The Particulars: Rising costs of cancer care in the United States have been shown to adversely impact the emotional well-being and financial stability of patients, according to prior research. However, little is known about the attitudes and perceptions of U.S. oncologists on the cost of cancer care since the the Affordable Care Act (ACA) has been implemented.
Data Breakdown: A survey of oncologists in 35 states during the summer of 2013 included assessments of self-reported practices regarding communication on costs of cancer therapy, influences of the ACA, and perceptions of cost-effectiveness data. The majority of respondents strongly or somewhat agreed that it was important to discuss out-of-pocket costs (89%) and healthcare system costs (66%) with patients. Seven out of every 10 respondents reported that out-of-pocket costs of therapy influenced their conversations on treatment decisions. About two-thirds of oncologists felt that costs of cancer treatments were likely to have a large effect on discussions about decisions regarding treatments to recommend to patients in the future under the ACA. Only 4% reported that the government should play a role in determining cancer therapy values, but 53% thought government price controls for cancer drugs were needed. The majority believed physician education on use of cost-effectiveness data (91%) and communicating the cost of therapies with patients (85%) was needed.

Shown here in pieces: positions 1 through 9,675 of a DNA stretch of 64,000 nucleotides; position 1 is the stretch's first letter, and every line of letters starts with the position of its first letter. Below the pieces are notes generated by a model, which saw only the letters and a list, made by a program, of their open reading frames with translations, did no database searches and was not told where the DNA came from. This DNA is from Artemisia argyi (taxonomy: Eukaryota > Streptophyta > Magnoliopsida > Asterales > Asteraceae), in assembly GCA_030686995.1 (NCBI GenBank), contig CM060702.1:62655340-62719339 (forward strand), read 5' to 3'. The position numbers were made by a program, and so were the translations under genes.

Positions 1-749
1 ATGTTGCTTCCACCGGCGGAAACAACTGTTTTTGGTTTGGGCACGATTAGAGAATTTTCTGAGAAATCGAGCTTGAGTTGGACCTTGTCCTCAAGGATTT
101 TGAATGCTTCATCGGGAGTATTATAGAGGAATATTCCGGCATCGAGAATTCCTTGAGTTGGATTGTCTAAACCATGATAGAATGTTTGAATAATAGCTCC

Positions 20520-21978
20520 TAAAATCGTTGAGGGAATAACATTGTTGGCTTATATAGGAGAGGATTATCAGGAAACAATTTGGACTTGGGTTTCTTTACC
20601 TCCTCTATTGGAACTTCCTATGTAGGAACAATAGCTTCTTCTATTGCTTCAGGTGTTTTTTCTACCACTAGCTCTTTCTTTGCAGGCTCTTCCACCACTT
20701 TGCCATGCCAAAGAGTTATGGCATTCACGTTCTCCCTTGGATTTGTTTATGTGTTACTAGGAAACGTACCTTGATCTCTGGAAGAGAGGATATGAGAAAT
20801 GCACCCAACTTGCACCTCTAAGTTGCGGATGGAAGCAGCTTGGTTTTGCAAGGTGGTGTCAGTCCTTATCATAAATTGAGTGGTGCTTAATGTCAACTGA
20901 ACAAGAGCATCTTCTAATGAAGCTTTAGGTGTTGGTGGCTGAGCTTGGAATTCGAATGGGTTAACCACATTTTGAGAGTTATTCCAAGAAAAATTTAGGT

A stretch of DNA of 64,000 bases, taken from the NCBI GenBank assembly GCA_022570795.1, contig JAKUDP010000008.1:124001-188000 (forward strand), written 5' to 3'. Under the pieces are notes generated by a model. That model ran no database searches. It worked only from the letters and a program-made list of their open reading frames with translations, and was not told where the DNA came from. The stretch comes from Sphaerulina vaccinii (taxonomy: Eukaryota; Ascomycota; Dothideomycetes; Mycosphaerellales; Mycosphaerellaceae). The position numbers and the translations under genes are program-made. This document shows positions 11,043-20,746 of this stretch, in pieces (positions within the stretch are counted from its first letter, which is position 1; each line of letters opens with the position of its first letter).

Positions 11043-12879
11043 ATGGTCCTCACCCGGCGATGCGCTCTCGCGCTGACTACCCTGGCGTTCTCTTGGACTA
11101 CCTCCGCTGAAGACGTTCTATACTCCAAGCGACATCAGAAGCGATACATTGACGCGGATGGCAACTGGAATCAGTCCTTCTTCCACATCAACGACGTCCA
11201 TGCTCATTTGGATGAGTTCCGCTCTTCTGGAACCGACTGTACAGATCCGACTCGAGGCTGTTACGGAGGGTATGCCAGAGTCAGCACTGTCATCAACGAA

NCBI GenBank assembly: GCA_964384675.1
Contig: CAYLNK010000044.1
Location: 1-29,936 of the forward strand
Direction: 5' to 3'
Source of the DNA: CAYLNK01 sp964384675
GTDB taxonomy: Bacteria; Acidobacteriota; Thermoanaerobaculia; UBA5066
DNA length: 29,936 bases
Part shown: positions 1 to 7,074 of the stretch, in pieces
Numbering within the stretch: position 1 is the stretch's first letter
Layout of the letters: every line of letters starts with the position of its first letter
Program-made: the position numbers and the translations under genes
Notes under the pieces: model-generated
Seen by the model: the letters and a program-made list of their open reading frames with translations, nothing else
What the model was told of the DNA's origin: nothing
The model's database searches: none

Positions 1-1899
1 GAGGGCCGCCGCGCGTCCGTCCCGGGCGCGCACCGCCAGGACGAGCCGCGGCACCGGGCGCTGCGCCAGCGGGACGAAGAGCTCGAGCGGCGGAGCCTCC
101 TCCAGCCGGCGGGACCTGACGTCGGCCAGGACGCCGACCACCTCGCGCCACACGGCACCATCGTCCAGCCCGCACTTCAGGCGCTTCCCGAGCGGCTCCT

Take Home Pearls: U.S. oncologists appear to desire more cost and comparative effectiveness research and more education on strategies to communicate with patients about therapy costs. They also appear to believe that costs will play a larger role in treatment decisions in the coming years under the ACA, requiring a greater emphasis on communication with patients about these costs.